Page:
Q: I am a common director in a number of companies with a business partner. Two years ago, we started a new business and recruited a third director for his hands-on skills. The business has grown steadily, but could expand far more rapidly. The third director does not have our drive and possibly the ability we possess to expand the business. Ideally, he'd step down from being MD and still operate within the business. However, it's highly likely he'd resign and leave. We can't really do without him at this stage. What should we do to progress?
A: I assume you've had a conversation or two with this third director. I hope you haven't just kept your dissatisfaction to yourselves in the hope that he'd suddenly acquire the dynamism you'd optimistically hired him for.
On the assumption that you've made your unhappiness clear, and that he hasn't responded, it seems to me you have two clear choices, neither of which is to stand him down as MD while hoping he'll stay on. Even if, astonishingly, he accepted this public humiliation and didn't quit, he'd certainly be terribly demotivated. If he lacks drive now, what would he be like then? I can't help feeling that anyone who would accept such a deal is never going to be the person you want.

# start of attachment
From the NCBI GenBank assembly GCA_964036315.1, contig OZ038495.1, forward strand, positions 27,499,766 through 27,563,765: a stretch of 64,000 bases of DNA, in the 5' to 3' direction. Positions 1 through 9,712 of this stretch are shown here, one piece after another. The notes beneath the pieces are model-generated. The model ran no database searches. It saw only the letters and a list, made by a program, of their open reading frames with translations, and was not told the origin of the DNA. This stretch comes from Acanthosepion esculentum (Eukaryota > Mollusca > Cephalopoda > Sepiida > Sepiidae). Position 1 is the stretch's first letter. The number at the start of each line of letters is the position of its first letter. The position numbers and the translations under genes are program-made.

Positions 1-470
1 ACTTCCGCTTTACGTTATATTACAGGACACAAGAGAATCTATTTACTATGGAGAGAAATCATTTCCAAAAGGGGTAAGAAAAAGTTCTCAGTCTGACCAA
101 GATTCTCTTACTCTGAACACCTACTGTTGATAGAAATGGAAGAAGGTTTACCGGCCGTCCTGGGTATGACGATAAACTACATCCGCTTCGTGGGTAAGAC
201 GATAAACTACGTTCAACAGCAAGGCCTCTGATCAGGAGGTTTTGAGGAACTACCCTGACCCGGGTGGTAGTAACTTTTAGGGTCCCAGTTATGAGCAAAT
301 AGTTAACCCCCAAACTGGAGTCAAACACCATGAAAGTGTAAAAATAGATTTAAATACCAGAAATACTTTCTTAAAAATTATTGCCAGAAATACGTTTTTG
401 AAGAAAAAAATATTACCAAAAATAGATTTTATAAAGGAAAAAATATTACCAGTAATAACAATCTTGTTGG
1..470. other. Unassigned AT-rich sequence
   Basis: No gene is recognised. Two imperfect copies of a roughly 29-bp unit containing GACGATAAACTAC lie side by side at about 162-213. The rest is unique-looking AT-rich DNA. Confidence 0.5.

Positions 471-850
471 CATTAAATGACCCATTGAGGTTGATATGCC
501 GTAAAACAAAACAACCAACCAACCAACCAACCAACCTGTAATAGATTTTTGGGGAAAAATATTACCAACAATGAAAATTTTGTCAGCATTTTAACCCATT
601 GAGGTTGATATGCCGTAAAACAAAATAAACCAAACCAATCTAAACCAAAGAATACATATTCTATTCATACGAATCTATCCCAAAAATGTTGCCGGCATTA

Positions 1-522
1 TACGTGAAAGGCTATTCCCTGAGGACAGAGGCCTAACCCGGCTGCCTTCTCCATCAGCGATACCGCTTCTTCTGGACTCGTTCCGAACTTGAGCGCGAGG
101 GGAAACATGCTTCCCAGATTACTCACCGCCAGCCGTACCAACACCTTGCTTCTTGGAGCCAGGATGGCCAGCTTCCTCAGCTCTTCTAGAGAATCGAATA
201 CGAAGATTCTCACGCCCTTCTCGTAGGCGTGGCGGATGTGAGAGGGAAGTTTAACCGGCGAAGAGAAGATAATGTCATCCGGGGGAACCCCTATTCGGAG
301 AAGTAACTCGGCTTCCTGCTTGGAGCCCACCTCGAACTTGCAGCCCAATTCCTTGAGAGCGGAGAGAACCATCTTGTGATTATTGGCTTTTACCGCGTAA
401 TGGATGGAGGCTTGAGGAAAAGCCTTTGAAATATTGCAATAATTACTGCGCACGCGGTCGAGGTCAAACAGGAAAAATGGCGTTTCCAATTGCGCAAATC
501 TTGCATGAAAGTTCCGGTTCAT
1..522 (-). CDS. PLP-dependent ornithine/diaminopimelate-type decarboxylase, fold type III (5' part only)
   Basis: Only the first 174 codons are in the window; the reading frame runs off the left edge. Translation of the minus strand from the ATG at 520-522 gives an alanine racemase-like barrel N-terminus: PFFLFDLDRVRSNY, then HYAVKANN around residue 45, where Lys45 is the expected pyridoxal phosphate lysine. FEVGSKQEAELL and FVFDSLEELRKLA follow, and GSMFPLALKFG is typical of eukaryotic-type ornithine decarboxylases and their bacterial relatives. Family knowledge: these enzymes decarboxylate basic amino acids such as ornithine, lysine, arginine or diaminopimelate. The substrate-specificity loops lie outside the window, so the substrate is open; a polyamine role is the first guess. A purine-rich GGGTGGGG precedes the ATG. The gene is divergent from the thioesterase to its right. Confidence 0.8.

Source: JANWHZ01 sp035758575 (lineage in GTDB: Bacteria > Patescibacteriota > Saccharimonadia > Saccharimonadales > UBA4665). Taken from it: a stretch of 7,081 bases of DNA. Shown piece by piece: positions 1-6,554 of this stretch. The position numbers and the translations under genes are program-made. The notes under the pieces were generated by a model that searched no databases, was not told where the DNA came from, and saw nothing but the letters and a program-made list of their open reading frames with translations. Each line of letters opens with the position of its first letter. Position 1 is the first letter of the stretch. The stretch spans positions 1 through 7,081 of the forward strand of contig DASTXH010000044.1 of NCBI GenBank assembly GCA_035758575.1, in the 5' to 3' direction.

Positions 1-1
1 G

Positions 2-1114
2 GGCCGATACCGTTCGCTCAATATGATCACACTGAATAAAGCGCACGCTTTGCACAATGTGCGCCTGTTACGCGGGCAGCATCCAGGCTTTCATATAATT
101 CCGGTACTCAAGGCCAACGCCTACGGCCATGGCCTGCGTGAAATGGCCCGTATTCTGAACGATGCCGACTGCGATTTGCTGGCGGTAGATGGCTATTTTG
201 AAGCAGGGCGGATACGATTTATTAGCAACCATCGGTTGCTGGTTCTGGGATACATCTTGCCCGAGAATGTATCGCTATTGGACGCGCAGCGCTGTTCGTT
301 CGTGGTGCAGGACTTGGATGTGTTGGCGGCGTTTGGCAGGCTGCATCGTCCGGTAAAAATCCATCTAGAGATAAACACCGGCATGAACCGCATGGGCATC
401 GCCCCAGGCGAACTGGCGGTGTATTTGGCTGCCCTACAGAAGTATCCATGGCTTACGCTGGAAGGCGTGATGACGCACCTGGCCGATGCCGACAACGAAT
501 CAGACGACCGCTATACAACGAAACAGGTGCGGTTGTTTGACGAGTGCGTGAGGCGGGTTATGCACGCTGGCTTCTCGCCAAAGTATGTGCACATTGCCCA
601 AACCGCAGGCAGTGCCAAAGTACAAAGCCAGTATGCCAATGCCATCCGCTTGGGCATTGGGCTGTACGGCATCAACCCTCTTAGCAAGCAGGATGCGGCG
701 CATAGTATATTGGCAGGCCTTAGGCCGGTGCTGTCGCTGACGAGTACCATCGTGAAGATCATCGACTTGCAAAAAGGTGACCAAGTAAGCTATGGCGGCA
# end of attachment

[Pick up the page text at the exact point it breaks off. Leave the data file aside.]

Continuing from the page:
First, are you absolutely sure you can't do without him at this stage? Please examine that belief very rigorously. It sounds to me dangerously like an excuse for fudge.
Second, if you really can't do without him, you've simply got to persevere - at least, for the time being. One of you will probably have to move in on him a bit and keep chivvying. Don't forget that praise - when earned - can be at least as motivating as the constant niggle.
But you've clearly lost so much confidence in this man that it may be irrecoverable. In which case, stop procrastinating, accept that you made a mistake - and start all over again.